Here, snow over a foot deep, sits in layers, a story of our winter's weather, a glacier on the rise.


And everywhere signs of November-planted garlic.


In the cool blue shadows, Allium sativum.





Where the sun has done its work, early garlic is proud.


Scanning the mounds and valleys, a pattern emerges.


Everywhere, garlic surmounts the crunchy snow.


 Upon quick inspection the crocus looked so neat, so orderly. Why?


Huh? Frost bitten? No.


Rabbits! Trimmed every set of leaves to the exact same height. Never even gave it any thought, the little buggers. Crocus sativus, tasty to rabbits with little to eat in the cold of winter. Good for rabbits, but not so much for next autumn's saffron.





Sunday, November 24, 2013

Last of the Potatoes


I'm boiling the last of my Amagansett grown potatoes and a handful of sweet potatoes given to me by a farmer out at the barn. They'll be softened by the boil, then tossed in a hot pan with olive oil. Towards the end I'll put some butter on and chopped garlic. I've noticed my Artichoke variety garlic has gotten downright buttery raw, now. So good. The one at the top of the bowl is Artichoke. It's important to know how garlic changes as it sits, sometimes for the better, sometimes for worse. 





Saturday, October 19, 2013

Garlic Seed Stock For Sale




I have nearly two hundred of the highest quality, organically grown, seed-sized garlic bulbs for sale. Because I decided to scale back my production this coming season, yet my garlic seed was already on order, I paid for 2 times more garlic than I can plant. Now, I am offering this garlic seed for sale to you at my cost. I will not put this garlic for sale on my culinary garlic site, Hudson Clove. If you are interested in planting garlic, but haven't ordered any (you will find most sources have long ago sold out), send an email to nycgarden@gmail.com with the strain and quantity you are interested in. I will email you back. Late October into November is the ideal time to plant garlic in our area, so you will receive your garlic exactly at the right time. $3.50 per bulb plus shipping if necessary.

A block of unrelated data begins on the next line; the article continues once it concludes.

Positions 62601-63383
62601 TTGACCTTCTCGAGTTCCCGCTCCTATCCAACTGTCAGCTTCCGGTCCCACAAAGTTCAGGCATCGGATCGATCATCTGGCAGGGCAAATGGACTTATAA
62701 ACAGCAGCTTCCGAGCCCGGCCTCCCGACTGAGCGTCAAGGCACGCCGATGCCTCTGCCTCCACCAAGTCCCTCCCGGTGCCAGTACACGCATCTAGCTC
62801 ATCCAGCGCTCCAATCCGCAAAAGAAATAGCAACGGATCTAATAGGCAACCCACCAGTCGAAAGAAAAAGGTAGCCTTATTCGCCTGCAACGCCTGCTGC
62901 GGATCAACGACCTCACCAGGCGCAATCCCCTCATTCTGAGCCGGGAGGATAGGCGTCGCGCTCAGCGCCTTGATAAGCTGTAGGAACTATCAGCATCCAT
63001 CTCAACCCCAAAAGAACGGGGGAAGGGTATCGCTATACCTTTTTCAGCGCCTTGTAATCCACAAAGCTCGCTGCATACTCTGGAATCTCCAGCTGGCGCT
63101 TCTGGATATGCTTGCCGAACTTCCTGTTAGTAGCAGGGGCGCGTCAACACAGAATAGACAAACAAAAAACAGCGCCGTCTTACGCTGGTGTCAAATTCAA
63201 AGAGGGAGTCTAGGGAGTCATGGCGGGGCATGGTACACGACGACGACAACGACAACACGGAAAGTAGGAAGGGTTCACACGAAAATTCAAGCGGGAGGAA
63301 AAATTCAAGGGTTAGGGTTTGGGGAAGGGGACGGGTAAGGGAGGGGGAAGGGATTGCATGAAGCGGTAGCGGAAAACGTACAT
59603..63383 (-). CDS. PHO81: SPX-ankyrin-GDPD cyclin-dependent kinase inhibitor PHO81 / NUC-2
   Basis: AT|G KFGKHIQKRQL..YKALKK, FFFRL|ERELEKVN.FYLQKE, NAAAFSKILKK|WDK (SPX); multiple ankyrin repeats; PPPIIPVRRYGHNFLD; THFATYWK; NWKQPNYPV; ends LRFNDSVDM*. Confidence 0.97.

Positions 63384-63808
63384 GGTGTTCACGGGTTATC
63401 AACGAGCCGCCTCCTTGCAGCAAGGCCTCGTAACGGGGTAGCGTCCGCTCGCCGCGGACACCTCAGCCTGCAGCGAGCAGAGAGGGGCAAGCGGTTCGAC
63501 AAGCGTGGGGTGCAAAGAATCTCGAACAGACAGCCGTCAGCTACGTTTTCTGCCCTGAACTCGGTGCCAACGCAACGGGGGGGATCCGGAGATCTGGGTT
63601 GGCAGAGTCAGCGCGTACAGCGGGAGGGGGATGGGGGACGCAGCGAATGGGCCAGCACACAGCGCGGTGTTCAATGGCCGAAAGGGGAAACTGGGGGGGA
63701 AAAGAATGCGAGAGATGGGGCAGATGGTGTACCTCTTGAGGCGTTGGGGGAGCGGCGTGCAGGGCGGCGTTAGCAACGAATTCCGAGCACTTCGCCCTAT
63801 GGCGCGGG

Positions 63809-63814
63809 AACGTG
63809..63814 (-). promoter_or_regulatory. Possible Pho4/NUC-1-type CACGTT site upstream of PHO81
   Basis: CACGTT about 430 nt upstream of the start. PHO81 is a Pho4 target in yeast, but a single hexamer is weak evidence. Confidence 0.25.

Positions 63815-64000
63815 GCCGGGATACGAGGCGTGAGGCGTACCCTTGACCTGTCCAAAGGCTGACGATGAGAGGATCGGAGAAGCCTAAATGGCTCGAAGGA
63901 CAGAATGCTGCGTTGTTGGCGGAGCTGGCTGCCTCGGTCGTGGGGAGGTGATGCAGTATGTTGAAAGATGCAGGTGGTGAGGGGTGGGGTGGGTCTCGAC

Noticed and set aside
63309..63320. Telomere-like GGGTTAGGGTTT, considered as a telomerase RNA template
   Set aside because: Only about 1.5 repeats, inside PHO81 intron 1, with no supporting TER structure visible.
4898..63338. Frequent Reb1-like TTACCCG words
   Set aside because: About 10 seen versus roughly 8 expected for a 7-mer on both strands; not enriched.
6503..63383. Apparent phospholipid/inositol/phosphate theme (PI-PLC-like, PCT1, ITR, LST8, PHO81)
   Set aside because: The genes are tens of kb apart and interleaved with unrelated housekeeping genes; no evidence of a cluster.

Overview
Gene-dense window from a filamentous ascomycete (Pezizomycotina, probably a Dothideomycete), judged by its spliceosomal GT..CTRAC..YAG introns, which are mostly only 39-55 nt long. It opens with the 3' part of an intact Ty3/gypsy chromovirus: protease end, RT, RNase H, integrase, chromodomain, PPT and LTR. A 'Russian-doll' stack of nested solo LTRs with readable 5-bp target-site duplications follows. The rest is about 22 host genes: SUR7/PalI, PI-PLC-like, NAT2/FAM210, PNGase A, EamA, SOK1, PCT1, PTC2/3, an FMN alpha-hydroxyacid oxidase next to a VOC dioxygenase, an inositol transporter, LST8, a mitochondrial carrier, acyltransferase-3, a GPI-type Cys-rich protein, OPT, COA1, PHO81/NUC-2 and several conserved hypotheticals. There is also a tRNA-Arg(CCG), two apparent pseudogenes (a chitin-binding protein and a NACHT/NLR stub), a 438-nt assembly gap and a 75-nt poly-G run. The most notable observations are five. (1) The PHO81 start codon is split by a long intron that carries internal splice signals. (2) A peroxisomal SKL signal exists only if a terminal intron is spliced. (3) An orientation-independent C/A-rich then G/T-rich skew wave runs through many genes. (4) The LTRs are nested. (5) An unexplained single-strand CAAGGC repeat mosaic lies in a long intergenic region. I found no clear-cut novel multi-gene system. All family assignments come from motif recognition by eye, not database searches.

I will receive additional varieties and strains later in the week and will add those to this list. Expect to see a few Artichoke (Lorz, Red Toch) , Silverskin (Nootka Rose, Silverwhite), Asiatic (Asian Tempest, Japanese), and Rocambole (Killarney Red). Below are photographs of the bulbs for sale, the strain, variety and quantity. 


Georgian Fire, Porcelain varietal (20 bulbs)


German Extra Hardy, a Porcelain varietal (17 bulbs)


Chesnok Red, a Purple Stripe varietal (26 bulbs)


 Russian Red, a Rocambole varietal (28 bulbs)